By Brock Cooper (doddleNEWS)
Every screenplay, no matter the genre, needs some type of suspense to keep the viewer interested for the duration. Without suspense and tension, the film can drag on like a beached whale. Will they get there in time to save the girl? It’s that moment when they grab on to their seats and can’t wait to see what happens next.
In television, it’s usually the time right before the commercial break, so you stay tuned to see what happens next. How do you create that kind of tension and suspense?
Deadlines are a natural way to create suspense, because everything that happens from then on will either help or hamper them to the final destination. There is a bomb hidden in the city, and they only have 24 hours to find it. The hero’s daughter has been kidnapped and has only 12 hours to get $1 million, or she’s dead. Tension builds as the clock ticks and they get closer to the resolution. It builds as the hero is hampered by the police, natural obstacles and even the villain.
It’s always thrilling when the audience knows something that the protagonist doesn’t. The intensity builds as they wait for the hero to figure it out, or get caught in the trap. It’s when the audience finds out that the hero’s best friend is a traitor and he’s been ordered to kill the hero.
It’s when you know there is a bomb under the car and the hero is walking to it. The audience knows the evil monster is in the next room and the hero is about to walk in.
Up the Ante
It’s bad enough when your hero is trying to solve a difficult problem, but when things become suddenly more desperate, it’s suspense gold. The hero has only 12 hours to find the bomb, but the villain changes the rules and makes it just 6 hours. The idea is to raise the stakes by adding a new element to the building tension.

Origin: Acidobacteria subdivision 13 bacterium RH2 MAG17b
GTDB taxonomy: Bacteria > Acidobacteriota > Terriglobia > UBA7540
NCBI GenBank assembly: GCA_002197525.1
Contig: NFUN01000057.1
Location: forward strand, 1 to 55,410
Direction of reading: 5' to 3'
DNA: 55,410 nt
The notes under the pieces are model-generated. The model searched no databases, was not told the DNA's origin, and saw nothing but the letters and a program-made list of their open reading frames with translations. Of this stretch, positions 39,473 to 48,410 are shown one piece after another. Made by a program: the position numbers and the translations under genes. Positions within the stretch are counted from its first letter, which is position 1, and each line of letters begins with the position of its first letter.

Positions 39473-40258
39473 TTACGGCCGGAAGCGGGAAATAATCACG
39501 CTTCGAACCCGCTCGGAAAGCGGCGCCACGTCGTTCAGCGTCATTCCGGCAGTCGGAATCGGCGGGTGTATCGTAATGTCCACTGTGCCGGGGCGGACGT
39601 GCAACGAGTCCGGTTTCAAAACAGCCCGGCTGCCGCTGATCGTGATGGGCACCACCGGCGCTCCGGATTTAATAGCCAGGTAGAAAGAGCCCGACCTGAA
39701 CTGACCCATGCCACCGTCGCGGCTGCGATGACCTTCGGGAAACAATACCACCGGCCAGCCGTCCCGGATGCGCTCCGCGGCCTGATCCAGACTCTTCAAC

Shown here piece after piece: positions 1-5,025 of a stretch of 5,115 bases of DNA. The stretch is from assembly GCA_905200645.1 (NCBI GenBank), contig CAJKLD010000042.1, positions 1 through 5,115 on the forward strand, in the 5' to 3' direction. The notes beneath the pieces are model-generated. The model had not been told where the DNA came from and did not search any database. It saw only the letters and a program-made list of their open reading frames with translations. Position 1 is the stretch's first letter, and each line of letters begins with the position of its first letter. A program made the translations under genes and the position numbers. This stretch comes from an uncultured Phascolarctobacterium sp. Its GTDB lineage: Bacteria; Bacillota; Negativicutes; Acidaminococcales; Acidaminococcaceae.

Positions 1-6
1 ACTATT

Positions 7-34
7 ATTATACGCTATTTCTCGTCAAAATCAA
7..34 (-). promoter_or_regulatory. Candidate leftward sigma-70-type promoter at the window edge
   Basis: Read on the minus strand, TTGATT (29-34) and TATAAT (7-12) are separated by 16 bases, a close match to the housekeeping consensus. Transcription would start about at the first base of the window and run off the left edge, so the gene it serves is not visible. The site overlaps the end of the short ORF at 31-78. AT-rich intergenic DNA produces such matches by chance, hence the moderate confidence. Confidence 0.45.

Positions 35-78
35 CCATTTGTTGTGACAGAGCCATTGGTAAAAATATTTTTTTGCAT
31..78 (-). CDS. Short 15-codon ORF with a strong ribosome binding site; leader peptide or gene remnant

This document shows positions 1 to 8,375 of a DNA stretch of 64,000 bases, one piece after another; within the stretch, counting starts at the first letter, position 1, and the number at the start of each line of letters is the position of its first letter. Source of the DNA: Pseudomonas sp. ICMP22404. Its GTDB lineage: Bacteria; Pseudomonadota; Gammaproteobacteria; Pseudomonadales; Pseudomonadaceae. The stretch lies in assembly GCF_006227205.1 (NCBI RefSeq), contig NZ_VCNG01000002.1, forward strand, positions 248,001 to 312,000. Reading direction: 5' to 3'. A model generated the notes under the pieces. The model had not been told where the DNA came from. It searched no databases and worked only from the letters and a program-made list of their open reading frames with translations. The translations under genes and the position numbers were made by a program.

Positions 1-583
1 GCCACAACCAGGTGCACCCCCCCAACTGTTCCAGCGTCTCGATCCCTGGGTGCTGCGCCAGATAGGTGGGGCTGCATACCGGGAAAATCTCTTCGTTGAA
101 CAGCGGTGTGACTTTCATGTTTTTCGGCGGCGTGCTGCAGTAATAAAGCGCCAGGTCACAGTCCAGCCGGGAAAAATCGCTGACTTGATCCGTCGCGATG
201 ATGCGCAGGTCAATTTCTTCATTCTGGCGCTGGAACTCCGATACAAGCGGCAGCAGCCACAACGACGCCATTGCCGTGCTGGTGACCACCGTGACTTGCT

Another example would be the protagonist finds out his crush is leaving for another job, and only has a day to tell her he loves her, but finds out he’s not the only one after her.
Yes, while the writer may have little to do with choosing the soundtrack, it can have a significant impact on tension. You can have a note in the screenplay suggesting creepy music, etc. The hero is searching for the evil monster and comes to a closed door. The music rises to a crescendo as the audience holds on tight to see if the monster is on the other side.
It’s one thing for the hero to be confident and another for him to be apathetic. If the hero doesn’t act like he’s worried or under pressure, then the audience won’t feel it either. You can have the hero become more and more unglued as the films nears the resolution.
It’s like a fight in Rocky. Our hero gets the crap kicked out of them again and again. In their heads, the audience knows that Rocky isn’t going to lose, but that little seed of doubt grows with every punch he takes. He seems to be getting weaker and weaker, but suddenly surges forward for the win.
You need to have tension from the very beginning, and let it build right on through to the resolution. Identify what the tension is in the first act, so the audience it clued into what the hero is facing. The task should be daunting and the audience should always be on the edge of their seat.
Check out more of Brock’s screenwriting 101 articles here!
Image: Della Galton